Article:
Who are you? Introduce yourself

Discussion of other topics not necessarily Keats or poetry-related, i.e. other authors, literature, film, music, the arts etc.

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Re: Who are you? Introduce yourself

Postby Raphael » Wed Apr 06, 2011 9:26 pm

Fragment wrote:Hey, I'm new here.

I've always had a profound love for John Keats ever since I was little. My father used to read me Keats' poetry before bedtime. For my Literature Based Research class, I am writing a paper on John Keats and the following poems : Bright Star, To Autumn, This living hand, now warm and capable.


Your Dad gave you a most excellent start in life Fragment! I wish you well in your studies. Welcome to the forum. :D
John....you did not live to see-
who we are because of what you left,
what it is we are in what we make of you.

Peter Sanson, 1995.
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Re: Who are you? Introduce yourself

Postby Fragment » Wed Apr 06, 2011 10:13 pm

Raphael wrote:
Fragment wrote:Hey, I'm new here.

I've always had a profound love for John Keats ever since I was little. My father used to read me Keats' poetry before bedtime. For my Literature Based Research class, I am writing a paper on John Keats and the following poems : Bright Star, To Autumn, This living hand, now warm and capable.


Your Dad gave you a most excellent start in life Fragment! I wish you well in your studies. Welcome to the forum. :D


I agree with that. I have books and books of poetry and information on Keats. Always been a fan. :)
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Re: Who are you? Introduce yourself

Postby keatsgrove » Sat Apr 23, 2011 3:21 pm

Hello group ~

It seems that, as in life, I jumped into the conversation without properly introducing myself.

I am an American woman who was introduced to a letter from Keats to Fanny in a high school creative writing class. I came out of that session with my head spinning. I'd heard of Keats the Poet, but who was this man who wrote with such passion, such imagery, and who strung words together as if they'd been waiting to be put in that order? I read every book I could find, and, unusually, told no one about my new fascination. It's been a number of years since then, and I've shared many of my interests with others, but, like Fanny in a way, about this one I've been silent. I'd read that a Keats movie was being made, but when it never reached my area I forgot about it until I came across Bright Star on Netflix. That brought me here, so in a way I have finally spoken with others, albeit anonymously, about Keats. Now my younger daughter is in college, and I think she's of an age and sensitivity that I'm prepared to introduce her to his story.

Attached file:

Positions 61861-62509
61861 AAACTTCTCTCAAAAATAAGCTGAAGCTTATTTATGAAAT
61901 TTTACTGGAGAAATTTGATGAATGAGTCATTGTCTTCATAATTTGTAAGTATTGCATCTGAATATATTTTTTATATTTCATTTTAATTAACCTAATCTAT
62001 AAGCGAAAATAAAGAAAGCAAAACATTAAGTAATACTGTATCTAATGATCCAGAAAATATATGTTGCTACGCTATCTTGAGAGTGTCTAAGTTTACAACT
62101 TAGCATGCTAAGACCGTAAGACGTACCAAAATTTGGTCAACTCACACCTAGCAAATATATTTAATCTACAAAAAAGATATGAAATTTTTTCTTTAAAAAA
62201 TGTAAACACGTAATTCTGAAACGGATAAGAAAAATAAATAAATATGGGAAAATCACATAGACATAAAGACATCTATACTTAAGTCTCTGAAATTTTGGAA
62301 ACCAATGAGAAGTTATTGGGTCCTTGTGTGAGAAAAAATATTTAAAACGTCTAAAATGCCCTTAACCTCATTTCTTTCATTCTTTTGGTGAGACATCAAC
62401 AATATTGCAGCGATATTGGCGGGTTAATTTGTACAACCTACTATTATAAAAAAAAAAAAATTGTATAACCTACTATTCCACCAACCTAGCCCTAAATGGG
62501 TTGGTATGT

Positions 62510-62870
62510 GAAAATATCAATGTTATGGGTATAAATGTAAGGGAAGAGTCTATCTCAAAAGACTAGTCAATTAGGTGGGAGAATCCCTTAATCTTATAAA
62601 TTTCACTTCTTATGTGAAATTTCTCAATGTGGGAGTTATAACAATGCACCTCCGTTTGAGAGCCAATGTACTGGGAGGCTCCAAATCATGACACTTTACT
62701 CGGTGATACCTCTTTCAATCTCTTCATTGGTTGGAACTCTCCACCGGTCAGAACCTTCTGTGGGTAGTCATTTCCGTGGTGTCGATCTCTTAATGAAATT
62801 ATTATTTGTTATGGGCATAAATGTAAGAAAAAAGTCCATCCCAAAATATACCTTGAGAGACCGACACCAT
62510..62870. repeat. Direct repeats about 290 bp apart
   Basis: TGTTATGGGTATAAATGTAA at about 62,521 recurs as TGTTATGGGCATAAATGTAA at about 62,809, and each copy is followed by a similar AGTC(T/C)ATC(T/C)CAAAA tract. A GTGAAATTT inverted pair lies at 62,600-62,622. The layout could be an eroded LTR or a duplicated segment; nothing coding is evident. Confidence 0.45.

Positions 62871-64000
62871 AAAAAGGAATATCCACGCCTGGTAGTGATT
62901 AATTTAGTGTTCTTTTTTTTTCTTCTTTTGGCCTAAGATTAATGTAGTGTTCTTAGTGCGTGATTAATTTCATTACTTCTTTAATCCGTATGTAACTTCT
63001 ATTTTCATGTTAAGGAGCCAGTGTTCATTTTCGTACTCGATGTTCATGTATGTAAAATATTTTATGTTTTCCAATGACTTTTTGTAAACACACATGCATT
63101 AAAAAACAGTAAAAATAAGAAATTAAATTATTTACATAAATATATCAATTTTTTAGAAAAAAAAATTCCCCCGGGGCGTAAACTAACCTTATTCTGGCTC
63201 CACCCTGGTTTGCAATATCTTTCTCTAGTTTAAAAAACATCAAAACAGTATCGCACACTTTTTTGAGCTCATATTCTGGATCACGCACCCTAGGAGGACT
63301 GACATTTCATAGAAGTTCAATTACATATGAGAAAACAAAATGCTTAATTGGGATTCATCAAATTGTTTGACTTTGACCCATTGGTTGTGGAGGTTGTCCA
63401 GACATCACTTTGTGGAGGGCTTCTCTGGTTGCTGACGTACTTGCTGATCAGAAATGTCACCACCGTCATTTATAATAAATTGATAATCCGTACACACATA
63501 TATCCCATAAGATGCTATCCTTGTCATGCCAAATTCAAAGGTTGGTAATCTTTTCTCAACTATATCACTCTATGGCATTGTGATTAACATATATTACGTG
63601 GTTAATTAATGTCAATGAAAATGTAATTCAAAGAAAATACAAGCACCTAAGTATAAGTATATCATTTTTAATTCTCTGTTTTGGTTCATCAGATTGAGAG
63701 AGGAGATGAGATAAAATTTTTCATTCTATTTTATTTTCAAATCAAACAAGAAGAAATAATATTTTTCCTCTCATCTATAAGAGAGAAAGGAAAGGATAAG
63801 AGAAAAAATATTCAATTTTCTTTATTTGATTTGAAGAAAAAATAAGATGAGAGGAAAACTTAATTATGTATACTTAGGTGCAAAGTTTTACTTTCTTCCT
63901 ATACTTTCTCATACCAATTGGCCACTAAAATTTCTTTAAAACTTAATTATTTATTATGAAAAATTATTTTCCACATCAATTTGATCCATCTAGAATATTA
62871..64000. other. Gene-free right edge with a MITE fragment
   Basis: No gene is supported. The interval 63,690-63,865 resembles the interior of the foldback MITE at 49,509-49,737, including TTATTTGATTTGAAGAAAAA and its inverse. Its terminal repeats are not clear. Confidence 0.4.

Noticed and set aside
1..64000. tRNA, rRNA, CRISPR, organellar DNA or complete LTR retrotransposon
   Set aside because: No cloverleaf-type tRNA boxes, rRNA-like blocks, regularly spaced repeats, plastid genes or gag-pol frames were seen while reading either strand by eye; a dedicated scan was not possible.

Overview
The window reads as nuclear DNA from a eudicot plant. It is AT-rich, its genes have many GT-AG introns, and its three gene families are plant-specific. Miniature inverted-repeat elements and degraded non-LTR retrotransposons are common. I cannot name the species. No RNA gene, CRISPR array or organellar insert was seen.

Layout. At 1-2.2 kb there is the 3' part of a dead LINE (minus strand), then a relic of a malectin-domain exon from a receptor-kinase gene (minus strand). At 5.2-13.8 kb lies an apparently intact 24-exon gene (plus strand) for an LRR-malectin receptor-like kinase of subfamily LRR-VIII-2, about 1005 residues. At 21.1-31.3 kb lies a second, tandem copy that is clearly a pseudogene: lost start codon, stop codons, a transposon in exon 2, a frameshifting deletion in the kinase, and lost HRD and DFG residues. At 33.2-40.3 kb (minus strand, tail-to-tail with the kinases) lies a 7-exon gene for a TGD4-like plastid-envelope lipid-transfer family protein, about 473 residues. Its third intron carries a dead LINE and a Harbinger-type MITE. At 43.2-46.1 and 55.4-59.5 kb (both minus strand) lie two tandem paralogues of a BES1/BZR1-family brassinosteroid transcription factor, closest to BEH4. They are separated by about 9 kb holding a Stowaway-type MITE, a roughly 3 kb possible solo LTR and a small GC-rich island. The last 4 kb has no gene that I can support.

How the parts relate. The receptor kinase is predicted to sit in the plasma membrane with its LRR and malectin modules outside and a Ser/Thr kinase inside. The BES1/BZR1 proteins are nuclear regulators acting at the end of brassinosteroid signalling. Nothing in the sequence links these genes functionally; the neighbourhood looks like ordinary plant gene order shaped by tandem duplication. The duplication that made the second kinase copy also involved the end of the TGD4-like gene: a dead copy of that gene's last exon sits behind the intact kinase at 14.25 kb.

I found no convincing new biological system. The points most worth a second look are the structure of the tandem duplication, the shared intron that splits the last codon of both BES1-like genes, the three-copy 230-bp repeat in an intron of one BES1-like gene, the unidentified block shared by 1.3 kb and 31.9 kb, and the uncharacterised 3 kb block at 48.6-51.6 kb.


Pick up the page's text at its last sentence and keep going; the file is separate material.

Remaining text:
A few years ago I traveled with some friends to the UK. One day in London we all went on separate excursions, and that's when I slipped away to Hampstead. After a lot of walking I finally found Wentworth Place (on Keats Grove, hence my group name). The house wasn't open that day, so I stood on the street in the spring sunlight for a very long time, blocking out sounds of traffic, listening to the birds, and mostly looking at the window in which he would have sat when he was ill, watching the people go by, hoping for a glimpse of Fanny. We also traveled in Scotland, and I was secretly delighted to gaze at many of the vistas I knew he'd seen.

At any rate, that is my Keats connection, thanks for reading, and good to meet you all.
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Re: Who are you? Introduce yourself

Postby Raphael » Sat Apr 23, 2011 6:48 pm

Hello, lovely to hear from you and your Keats' Journey.

I am an American woman who was introduced to a letter from Keats to Fanny in a high school creative writing class. I came out of that session with my head spinning.



I was like that when I was first introduced to his poetry and then again when I read his letters for the first time.


I'd heard of Keats the Poet, but who was this man who wrote with such passion, such imagery, and who strung words together as if they'd been waiting to be put in that order?


I love the way you expressed that and indeed it is that way- poetry had better come to him like leaves falling off the trees.


Now my younger daughter is in college, and I think she's of an age and sensitivity that I'm prepared to introduce her to his story.


I hope she enjoys "meeting" him...I know I did. :D

The house wasn't open that day, so I stood on the street in the spring sunlight for a very long time, blocking out sounds of traffic, listening to the birds, and mostly looking at the window in which he would have sat when he was ill, watching the people go by, hoping for a glimpse of Fanny.


I haven't been yet- want to go and sit and gaze and think just like you did...
John....you did not live to see-
who we are because of what you left,
what it is we are in what we make of you.